How Did They Do It?

Posted on October 4, 2010 by

When one ponders the fabulous collections built by the Norweb family, the Garretts, Waldo Newcomer, and Louis Eliasberg, it’s only natural to ask, “How’d they do it?”

The answer: they did it just like you…one coin at a time.  But, they did it with style!

Take the case of Waldo Newcomer.  He became really serious about coin collecting in 1902, just after his father died and left him a hefty sum of money.  I don’t have my notes in front of me, but Waldo and his brother split roughly $2 or $4 million.  Picking the lower number puts $1,000,000 in Waldo’s pocket, plenty of money with which to indulge a hobby in 1902.  As a result of this sudden influx of money, and his above-average income for the time, Waldo was able to acquire such neat items as the 1907 Indian Head $20 (old Judd 1776), the 1870-S $3, a Brasher doubloon, and lots of other unique and unusual rarities.

Waldo benefitted from living during a time when coin prices were very inexpensive relative to personal income.  For instance, he purchased his 1870-CC $20 at face value!  In 1911, he paid $1,450 for the unique 1870-S $3.  Let’s say he was making $2,000 in 1911 (a healthy annual salary for the time) – that means the 1870-S $3 represented almost three-quarters of his annual income.  If the 1870-S $3 is worth $5 million today, Waldo would have to be making nearly $7 million dollars a year to keep the same ratio.  Waldo might have been the kind of talent that could earn that kind of money today, but for the rest of us, the 1870-S $3 will be forever out of reach (thankfully, it’s a permanent part of the Bass Foundation collection, so we won’t even be tempted).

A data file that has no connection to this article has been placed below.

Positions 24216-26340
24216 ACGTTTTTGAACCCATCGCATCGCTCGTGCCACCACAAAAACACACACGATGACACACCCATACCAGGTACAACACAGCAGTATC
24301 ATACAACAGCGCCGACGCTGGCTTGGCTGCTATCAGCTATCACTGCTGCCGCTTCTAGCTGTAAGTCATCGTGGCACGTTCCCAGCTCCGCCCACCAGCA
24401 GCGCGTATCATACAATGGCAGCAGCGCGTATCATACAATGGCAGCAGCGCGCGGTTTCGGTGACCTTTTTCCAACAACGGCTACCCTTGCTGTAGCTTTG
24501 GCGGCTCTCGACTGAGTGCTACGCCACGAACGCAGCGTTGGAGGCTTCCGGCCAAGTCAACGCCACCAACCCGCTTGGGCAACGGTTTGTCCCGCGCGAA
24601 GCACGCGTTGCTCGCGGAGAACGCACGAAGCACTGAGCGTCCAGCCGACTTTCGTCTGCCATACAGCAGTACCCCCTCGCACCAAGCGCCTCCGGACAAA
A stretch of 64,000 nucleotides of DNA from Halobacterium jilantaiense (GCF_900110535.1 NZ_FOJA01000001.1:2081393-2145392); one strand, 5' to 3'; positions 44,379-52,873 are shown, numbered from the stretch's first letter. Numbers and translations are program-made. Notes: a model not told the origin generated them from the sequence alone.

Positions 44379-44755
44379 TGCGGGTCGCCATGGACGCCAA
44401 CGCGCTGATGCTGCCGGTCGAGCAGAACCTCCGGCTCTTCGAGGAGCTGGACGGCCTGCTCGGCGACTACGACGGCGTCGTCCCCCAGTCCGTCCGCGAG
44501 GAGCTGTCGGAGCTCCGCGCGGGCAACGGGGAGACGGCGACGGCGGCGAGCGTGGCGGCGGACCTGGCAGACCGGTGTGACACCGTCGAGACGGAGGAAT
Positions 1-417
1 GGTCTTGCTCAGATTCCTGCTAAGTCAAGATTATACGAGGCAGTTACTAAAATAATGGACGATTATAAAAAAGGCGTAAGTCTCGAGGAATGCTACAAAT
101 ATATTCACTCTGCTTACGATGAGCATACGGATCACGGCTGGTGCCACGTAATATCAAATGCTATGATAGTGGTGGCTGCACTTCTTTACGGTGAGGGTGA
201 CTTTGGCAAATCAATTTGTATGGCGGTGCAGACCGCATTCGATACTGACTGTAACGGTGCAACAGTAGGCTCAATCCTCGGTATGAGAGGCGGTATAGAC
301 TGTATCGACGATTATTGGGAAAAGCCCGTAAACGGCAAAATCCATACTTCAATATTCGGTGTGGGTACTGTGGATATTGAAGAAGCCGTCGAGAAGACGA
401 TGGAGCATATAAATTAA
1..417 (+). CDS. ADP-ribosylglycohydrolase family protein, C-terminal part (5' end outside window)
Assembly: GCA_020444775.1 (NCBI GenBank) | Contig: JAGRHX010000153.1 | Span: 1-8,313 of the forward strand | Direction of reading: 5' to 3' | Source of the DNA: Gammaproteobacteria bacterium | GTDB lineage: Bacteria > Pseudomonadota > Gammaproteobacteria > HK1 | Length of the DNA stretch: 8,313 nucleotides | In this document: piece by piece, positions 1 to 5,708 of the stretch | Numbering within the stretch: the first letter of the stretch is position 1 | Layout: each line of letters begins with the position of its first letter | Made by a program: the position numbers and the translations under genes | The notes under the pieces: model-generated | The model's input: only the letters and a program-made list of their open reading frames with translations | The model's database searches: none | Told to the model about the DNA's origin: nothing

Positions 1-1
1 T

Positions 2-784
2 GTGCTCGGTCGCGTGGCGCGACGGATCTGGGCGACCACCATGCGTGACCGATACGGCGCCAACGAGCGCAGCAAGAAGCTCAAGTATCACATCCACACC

Waldo was a contemporary of fellow Baltimore collector, John Work Garrett, with whom he corresponded and no doubt shared time together.  One can only imagine the two mega-collectors swapping coin stories and perhaps doing some coin-trading among themselves.

As much as modern collectors like to live vicariously through the great numismatists of the past, we can still enjoy collecting today at our own level and pace.  Building a collection is all about the journey, and we can “do it” and have just as much fun as Waldo did back when he was collecting.  There are still plenty of affordable coins, there are rarities to chase, there are fellow collectors to meet and become friends with, there is lots to learn, and there is much fun to be had.

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